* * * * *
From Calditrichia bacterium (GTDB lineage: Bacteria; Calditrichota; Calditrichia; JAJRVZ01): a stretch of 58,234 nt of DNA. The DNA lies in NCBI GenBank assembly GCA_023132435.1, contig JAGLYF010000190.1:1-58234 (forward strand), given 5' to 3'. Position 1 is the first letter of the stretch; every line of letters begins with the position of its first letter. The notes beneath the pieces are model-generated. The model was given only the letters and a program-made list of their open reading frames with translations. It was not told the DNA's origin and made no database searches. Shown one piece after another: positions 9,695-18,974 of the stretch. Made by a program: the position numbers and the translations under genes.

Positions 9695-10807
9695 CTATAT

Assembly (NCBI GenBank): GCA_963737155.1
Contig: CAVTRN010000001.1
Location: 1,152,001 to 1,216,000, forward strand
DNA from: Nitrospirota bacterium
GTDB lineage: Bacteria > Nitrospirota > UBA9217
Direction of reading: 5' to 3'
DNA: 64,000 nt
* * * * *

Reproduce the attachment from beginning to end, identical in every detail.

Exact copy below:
From Calditrichia bacterium (GTDB lineage: Bacteria; Calditrichota; Calditrichia; JAJRVZ01): a stretch of 58,234 nt of DNA. The DNA lies in NCBI GenBank assembly GCA_023132435.1, contig JAGLYF010000190.1:1-58234 (forward strand), given 5' to 3'. Position 1 is the first letter of the stretch; every line of letters begins with the position of its first letter. The notes beneath the pieces are model-generated. The model was given only the letters and a program-made list of their open reading frames with translations. It was not told the DNA's origin and made no database searches. Shown one piece after another: positions 9,695-18,974 of the stretch. Made by a program: the position numbers and the translations under genes.

Positions 9695-10807
9695 CTATAT

Assembly (NCBI GenBank): GCA_963737155.1
Contig: CAVTRN010000001.1
Location: 1,152,001 to 1,216,000, forward strand
DNA from: Nitrospirota bacterium
GTDB lineage: Bacteria > Nitrospirota > UBA9217
Direction of reading: 5' to 3'
DNA: 64,000 nt